An original lithograph printed in black ink on laid paper bearing the “D and C BLAUW” watermark (Spink 50, hunting horn in a crowned shield surmounting the name). Signed on the stone with the artist's butterfly monogram, lower left.
This is a richly printed impression of Spink's only state of this delicate subject, from the edition of 35 printed on this paper by Frederick Goulding on December 9, 1903.
Provenance: bearing the stamp of Rosalind Birnie Philip (Lugt 405), the artist's sister-in-law and sole executrix, in brown ink verso.
The theme of the youthful model posing in diaphanous drapery appears in Whistler's work in every medium from the 1860s on. “The Dancing Girl” seems to be his first representation in lithography of the female figure in motion. Whistler worked with the same light, rhythmical touch he used when sketching with chalk and pastel on brown paper, allowing the grain of the transfer paper to act like the tooth of the coarse drawing paper. The subject of this lithograph was probably one of the three Pettigrew sisters--Hetty, Rose, and Lily--who were Whistler's favorite models at this time. Catalogue reference: Spink 29; Way 30; Levy 45.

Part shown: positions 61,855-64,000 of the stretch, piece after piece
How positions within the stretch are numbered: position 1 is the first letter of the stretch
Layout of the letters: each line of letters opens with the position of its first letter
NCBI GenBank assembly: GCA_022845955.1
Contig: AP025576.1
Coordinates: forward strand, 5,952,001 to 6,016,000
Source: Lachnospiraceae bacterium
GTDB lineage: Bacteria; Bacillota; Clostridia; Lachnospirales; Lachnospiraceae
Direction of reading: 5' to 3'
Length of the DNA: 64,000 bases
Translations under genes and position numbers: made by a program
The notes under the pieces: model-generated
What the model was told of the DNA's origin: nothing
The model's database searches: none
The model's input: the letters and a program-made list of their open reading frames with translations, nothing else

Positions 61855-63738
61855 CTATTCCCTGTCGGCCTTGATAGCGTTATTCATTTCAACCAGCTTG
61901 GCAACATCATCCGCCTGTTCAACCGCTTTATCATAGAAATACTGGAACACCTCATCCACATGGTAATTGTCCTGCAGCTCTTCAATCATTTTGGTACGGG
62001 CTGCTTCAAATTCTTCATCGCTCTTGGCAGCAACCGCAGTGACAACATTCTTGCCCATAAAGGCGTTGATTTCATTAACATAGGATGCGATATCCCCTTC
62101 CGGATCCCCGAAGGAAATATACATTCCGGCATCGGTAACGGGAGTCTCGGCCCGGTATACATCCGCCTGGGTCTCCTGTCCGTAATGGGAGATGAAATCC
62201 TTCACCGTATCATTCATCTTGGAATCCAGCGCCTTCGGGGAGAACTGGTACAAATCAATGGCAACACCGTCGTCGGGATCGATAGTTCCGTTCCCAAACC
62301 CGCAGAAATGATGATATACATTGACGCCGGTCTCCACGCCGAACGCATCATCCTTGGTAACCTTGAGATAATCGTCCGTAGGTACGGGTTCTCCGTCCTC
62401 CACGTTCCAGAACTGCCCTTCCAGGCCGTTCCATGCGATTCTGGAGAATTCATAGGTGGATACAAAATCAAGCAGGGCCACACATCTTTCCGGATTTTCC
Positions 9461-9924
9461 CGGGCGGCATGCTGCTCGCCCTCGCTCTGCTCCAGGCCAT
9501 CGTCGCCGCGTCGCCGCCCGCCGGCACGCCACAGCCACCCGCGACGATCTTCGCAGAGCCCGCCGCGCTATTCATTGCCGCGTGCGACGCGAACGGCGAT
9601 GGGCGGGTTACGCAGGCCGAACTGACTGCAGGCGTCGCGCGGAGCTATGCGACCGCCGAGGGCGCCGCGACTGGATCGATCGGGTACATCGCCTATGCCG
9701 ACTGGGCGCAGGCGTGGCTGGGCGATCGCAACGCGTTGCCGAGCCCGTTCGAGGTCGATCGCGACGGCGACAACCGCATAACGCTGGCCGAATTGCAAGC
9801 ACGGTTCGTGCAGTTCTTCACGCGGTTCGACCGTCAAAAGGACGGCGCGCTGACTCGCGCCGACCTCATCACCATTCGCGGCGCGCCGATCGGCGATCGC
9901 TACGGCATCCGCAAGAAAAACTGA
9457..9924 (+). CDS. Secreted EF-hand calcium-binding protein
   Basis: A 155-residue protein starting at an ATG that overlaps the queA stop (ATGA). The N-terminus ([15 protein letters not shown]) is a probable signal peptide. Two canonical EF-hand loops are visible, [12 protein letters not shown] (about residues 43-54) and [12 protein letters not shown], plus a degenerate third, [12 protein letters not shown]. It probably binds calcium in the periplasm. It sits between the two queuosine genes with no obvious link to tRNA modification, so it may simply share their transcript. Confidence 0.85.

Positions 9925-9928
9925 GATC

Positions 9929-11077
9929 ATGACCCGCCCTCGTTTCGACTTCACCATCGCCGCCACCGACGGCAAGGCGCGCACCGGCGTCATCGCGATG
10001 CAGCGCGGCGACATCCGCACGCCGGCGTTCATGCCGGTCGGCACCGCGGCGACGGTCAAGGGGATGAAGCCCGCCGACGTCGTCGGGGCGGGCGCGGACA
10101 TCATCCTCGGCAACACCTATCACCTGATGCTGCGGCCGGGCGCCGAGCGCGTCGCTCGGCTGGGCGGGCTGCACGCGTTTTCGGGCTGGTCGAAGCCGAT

This work is part of a carefully curated selection by noted fine art expert Jennifer McCloskey, who was formerly affiliated with Doyle Gallery in New York and is now based in San Francisco. If you have questions about any of the works in this selection, please send an email to firstname.lastname@example.org.
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